Ollanta Humala is the new elected President of Peru. His victory over Keiko Fujimori, the daughter of imprisoned Alberto Fujimori, counts more on the side of ethics than politics.
Voting in Peru is compulsory; if you failed to cast your vote on election day, you will have to pay a fine before requesting or signing any official documents, or suffer future limitations when doing any type of commercial transactions. As if this wasn’t enough of a nuisance, electors are forced to endure, not only the long waiting queues for voting, but something worse: they are left to choose between the evil, and the stinky but most convenient one.
That has just happened on June 5th and the same had happened five years ago. In both cases, the main character playing the evil role was Ollanta Humala. The corrupt elite, associated with foreign investors, mining companies, banks and the media, compelled electors to reject Humala, as he was likened to demonized Bolivian Evo Morales and Venezuelan Hugo Chavez, allegedly enemies to wealth and progress in Latin America.
The rival to Humala, in 2006, was Mr Garcia, a sly politician who conducted a catastrophic first term government in the late eighties. He fled the country in 1992 and only returned in 2001 once the serious charges of corruption brought against him reached the time limit for prosecution. In spite of these credentials he was thought to be the less evil candidate for the interests of the corrupt elite, who control the country.
In that year, the most conspicuous rightwing politicians unscrupulously addressed electors this way: “Let’s face it, he stinks, but for the sake of economic growth have a nose peg election and vote for him.”
And they did, and with him Peru has experienced one of the fastest growing economies in the world, reaching an annual 7%, much like giant China, this due to higher prices in the metal commodities markets and also in great extent, due to the income from cocaine production; although never officially acknowledged, let alone registered in books.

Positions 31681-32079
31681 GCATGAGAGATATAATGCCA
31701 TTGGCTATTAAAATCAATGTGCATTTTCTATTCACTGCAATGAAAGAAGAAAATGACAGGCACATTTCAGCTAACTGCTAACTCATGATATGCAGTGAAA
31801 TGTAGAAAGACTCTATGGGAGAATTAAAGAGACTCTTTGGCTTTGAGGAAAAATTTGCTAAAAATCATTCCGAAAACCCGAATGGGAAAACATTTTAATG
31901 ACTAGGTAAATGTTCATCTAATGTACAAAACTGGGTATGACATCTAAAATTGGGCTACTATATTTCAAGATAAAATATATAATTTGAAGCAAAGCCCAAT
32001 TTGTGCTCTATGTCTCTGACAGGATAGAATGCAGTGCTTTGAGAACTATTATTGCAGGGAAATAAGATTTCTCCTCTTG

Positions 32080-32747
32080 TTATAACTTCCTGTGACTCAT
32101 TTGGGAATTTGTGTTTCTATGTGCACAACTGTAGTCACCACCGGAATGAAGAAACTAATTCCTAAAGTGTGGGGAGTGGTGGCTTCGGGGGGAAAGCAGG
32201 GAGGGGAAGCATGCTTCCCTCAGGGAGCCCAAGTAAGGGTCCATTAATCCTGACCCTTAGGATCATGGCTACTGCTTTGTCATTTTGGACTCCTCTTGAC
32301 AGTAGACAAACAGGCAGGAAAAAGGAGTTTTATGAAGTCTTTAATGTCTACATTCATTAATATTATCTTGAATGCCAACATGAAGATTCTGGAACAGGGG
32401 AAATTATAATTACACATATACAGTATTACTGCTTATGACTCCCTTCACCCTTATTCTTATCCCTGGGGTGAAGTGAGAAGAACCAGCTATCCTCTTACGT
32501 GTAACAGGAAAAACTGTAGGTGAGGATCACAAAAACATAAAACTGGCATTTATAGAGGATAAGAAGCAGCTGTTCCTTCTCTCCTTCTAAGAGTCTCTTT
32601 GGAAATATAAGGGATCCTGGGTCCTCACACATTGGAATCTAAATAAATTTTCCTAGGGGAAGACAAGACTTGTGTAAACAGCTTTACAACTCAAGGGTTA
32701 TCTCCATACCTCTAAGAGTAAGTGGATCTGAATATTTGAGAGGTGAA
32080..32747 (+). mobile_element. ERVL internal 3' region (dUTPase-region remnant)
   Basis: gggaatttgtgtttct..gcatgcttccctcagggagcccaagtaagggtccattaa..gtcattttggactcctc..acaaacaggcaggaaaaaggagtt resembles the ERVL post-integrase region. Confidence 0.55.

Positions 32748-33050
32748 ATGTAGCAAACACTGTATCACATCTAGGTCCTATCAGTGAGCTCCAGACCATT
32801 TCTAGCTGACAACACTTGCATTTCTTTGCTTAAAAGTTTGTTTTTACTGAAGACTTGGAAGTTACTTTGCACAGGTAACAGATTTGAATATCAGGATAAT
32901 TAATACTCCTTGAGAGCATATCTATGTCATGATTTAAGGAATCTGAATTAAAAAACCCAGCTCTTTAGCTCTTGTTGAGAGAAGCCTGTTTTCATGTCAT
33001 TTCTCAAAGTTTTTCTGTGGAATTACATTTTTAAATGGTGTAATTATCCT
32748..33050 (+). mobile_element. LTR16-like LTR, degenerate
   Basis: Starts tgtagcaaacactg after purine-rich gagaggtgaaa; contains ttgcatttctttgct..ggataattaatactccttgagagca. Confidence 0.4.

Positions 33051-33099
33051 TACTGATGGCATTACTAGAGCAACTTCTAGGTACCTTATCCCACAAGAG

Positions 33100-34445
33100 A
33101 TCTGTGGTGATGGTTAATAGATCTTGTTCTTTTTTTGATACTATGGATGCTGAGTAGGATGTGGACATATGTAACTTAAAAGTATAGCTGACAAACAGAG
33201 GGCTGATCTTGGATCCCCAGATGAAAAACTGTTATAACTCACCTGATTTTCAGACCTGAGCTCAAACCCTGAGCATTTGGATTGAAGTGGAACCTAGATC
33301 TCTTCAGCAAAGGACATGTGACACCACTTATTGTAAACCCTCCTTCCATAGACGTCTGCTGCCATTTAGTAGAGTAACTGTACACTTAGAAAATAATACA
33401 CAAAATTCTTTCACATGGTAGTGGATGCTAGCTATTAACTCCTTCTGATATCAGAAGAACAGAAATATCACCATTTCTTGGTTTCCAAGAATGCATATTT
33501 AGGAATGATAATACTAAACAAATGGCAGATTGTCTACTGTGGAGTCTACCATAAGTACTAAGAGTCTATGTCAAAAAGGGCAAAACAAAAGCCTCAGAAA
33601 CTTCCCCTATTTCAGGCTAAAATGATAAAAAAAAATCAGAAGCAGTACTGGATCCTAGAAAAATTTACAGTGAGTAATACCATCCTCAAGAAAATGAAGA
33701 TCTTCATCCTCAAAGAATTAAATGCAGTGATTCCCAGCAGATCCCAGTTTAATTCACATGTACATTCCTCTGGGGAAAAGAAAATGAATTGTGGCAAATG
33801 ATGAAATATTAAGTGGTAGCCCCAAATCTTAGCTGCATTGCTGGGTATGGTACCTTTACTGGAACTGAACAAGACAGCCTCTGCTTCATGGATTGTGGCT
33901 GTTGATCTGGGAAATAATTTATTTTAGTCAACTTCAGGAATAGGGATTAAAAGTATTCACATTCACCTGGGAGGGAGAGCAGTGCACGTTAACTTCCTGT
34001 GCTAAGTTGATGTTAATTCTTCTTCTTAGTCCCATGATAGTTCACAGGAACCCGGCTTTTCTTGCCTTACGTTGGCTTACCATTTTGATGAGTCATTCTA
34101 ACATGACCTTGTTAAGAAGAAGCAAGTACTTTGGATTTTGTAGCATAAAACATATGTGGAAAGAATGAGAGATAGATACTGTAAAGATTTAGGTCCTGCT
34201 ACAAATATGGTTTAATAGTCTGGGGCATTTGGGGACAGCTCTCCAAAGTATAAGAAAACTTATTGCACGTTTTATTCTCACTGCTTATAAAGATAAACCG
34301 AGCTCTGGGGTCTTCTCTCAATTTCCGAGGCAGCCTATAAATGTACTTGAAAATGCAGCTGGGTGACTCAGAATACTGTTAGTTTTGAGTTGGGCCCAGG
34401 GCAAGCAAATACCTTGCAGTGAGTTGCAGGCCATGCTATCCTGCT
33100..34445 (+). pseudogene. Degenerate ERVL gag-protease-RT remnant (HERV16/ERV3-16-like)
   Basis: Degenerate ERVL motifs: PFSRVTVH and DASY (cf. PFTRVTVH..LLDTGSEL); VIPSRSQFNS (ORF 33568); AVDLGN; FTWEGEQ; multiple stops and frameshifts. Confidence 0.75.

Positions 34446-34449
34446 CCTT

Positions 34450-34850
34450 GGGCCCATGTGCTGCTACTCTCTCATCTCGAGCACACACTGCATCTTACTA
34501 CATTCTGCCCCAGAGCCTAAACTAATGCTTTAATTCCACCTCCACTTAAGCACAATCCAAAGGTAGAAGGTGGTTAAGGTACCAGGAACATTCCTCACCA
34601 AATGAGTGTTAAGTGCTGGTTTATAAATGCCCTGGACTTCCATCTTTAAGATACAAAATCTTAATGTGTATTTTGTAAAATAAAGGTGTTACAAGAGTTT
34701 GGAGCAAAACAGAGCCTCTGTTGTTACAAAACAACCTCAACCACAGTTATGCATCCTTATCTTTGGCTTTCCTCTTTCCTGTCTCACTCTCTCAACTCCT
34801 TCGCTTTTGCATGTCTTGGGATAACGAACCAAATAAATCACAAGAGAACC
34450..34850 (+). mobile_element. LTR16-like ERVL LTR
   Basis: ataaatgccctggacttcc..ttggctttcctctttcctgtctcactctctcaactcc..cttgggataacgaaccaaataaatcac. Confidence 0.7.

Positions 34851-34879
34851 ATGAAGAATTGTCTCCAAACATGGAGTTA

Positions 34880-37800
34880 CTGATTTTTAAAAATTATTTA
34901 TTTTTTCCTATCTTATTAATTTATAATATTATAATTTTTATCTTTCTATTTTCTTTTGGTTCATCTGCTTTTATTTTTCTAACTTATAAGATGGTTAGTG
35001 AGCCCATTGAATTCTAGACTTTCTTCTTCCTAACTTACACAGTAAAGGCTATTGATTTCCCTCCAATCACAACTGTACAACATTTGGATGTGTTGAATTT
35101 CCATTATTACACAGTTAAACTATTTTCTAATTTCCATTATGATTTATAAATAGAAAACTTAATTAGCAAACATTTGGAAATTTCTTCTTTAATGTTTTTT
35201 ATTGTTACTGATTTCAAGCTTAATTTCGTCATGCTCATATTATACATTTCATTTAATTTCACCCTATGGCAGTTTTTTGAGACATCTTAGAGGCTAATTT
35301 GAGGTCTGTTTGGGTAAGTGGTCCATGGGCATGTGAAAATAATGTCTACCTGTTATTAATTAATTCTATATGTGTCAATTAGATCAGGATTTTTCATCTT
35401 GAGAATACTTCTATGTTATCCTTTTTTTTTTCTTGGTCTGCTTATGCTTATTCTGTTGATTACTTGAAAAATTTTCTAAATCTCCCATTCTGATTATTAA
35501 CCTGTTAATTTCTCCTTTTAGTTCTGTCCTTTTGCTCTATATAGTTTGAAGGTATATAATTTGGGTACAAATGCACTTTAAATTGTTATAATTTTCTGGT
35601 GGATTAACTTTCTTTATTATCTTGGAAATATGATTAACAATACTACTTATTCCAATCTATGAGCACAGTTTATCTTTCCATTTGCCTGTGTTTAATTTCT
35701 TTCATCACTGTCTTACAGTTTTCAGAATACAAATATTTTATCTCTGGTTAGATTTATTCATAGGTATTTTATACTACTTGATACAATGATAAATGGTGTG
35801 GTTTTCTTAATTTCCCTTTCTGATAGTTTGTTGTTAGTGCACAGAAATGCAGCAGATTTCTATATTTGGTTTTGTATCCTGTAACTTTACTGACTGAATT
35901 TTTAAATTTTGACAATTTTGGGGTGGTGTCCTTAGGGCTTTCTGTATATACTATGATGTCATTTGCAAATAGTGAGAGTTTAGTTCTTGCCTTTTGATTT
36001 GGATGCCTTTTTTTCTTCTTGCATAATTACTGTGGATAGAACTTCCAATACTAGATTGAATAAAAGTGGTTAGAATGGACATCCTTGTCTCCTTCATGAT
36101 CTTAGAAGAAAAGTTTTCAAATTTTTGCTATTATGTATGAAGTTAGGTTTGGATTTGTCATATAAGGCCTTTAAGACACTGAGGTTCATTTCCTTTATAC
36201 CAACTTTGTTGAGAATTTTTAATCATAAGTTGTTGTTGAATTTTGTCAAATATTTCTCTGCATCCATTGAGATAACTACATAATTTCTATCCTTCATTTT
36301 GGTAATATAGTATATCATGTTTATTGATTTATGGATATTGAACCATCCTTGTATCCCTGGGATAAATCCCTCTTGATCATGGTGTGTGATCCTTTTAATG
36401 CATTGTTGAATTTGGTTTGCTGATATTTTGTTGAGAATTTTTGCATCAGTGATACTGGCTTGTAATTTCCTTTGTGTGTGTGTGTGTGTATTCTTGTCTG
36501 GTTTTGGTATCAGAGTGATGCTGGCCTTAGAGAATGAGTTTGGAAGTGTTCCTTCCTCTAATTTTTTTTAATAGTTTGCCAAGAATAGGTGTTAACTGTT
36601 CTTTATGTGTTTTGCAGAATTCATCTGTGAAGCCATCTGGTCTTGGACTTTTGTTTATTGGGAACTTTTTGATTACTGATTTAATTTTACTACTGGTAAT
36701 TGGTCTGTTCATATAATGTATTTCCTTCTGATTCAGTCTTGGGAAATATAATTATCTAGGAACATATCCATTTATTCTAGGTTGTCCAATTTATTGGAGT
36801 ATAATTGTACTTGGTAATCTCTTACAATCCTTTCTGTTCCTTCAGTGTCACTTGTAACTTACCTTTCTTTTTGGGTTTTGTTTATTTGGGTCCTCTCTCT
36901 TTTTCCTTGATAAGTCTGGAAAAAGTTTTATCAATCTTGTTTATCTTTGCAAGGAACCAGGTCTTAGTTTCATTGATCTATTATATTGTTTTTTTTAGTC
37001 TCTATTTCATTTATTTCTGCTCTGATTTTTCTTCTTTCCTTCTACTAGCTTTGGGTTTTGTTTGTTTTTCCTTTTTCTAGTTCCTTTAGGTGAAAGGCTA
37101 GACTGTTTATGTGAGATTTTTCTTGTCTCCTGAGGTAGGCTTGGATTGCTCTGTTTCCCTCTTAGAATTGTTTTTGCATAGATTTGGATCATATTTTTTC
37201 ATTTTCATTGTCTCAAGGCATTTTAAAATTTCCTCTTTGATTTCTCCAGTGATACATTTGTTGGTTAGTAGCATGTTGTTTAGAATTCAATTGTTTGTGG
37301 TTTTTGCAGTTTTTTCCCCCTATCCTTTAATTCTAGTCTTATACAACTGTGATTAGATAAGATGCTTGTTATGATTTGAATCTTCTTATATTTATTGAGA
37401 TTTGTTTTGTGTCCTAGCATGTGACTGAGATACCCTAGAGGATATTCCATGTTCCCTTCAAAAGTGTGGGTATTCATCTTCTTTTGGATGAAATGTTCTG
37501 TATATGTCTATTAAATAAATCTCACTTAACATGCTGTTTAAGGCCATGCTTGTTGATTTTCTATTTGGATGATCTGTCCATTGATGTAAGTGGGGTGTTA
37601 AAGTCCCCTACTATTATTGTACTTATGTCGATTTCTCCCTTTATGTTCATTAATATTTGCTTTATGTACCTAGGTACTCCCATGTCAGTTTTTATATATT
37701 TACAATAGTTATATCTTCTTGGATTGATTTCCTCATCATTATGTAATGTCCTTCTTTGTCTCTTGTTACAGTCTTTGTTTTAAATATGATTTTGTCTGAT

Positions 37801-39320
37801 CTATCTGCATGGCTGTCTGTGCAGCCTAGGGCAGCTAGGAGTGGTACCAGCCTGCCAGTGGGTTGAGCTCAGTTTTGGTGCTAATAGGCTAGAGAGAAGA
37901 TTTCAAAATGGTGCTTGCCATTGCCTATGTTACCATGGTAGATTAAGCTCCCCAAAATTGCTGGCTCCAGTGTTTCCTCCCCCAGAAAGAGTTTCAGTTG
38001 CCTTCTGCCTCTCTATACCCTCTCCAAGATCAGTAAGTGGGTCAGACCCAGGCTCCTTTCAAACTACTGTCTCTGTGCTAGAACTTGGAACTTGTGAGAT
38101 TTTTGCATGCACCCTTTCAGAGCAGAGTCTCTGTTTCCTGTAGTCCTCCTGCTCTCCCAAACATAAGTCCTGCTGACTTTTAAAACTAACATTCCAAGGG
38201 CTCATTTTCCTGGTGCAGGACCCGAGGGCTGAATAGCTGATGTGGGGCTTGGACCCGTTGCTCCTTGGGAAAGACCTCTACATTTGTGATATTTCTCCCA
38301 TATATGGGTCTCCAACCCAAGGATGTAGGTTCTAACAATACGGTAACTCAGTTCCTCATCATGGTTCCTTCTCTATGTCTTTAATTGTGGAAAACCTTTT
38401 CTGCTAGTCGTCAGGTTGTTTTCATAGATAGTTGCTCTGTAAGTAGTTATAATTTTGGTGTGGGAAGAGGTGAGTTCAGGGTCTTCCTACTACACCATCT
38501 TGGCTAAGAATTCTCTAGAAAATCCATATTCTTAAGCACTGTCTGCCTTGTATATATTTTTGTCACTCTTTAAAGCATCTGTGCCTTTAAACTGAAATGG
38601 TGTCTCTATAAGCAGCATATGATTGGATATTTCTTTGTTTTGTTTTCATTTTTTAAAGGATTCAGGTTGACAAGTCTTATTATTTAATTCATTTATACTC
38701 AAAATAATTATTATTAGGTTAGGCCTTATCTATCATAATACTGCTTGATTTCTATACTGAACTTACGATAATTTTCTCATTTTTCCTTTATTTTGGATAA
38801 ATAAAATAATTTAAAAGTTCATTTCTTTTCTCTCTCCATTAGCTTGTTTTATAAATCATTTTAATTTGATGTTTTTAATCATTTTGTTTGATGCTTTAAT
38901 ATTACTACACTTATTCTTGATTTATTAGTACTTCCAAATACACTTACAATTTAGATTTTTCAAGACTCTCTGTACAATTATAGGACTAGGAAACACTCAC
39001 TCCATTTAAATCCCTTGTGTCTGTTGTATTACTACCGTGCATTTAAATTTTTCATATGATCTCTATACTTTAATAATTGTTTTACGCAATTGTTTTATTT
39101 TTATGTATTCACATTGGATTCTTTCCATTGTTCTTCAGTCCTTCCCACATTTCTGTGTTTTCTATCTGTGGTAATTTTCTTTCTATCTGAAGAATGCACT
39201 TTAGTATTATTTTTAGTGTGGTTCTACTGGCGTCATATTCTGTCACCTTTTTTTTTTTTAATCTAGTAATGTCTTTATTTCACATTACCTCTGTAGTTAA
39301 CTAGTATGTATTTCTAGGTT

Mr Garcia won the run-off election in 2006. Then, he —as a redeemed politician for the rightwing—, has enjoyed a golden partnership with the corrupt elite, being allotted great media coverage to promote foreign investment by opposing the indigenous populations’ claim to be consulted before the mining and oil industries operate in their land. He glaringly coined his model of progress as the opposite of The Dog in the Manger, referring to the Peruvian indigenous peoples as dogs which neither profit, nor allow others to do so.
Mr Garcia is no doubt a peculiar character. In 2007 when Chinese president Hu Jintao visited Lima, he was kissed, hugged and highly praised for investing in Peru by his Peruvian counterpart (Peruvian men don’t have the same way of showing affection as Russians). Two years later, in front of bankers and investors he promised to do whatever be necessary to stop the way to any successor in office capable of jeopardizing his model of progress, (implying directly he will not let Humala succeed). In his quest for economic success and finding a proper successor for him he went far beyond Den Siao Ping’s To get rich is glorious. He confessed to an eventual aspirant to the Peruvian presidency, not to worry about money: “Once you are in this position, money comes to you effortlessly”.
Everything was running smoothly. Humala, by February this year, was not a threat to the Peruvian status quo; he was far behind in the polls until a Wikileaks revelation came up: Peruvian centre-right politicians requested the American Embassy to neutralize Humala in 2006. Thanks to Wikileaks what happened in the past changed the electoral landscape this year. The supposedly honest democrats lost their preference among the electorate. On April Ollanta Humala won the first round elections with 31.7%, the second in contest turned out to be Keiko Fujimori, the daughter of infamous Alberto Fujimori, jailed for looting, killing and fleeing the country, when video footages of bribes and scandalous corruption tumbled down his government.
As they did five years ago with Mr Garcia, the corrupt elite did not stop short in resources to back Mrs Fujimori in order to save the continuation of its privileges. The same international economist who worked for The Empowering of the Poor in Gaddafi’s and Mubarak’s fallen regimes was called in for help. The rich suddenly multiplied their charity donations, an outbreak of generosity overwhelmed the poor: sugar and rice bags, candies, pens and notebooks, cups, T-shirts and even stoves, all of them with the attached photo of Mrs Fujimori and free of charge before election day.
But carrots didn’t come without sticks. With the exception of newspapers such as La República and La Primera, the rest of the mass media delivered poisoned propaganda, making up facts and distorting the truth. The subliminal message was very clear: “Mrs Fujimori carries the shadow and burden of her father’s wrongdoings. She, —as Mr Garcia in 2006—, stinks, but let’s not be so strict, in addition to the nose peg, have a blind eye on crime and vote for her, because the formidable economic growth should not to be stopped.”
But in spite of this formidable economic outcome, still four in ten Peruvians are poor, and one of these four is extremely poor. On June 5th this population along with the middle class voted for Ollanta Humala. His triumph, more than a personal victory for him, is the confirmation that although bankers and investors can own markets and politicians, in the end it is clear that they cannot own the people.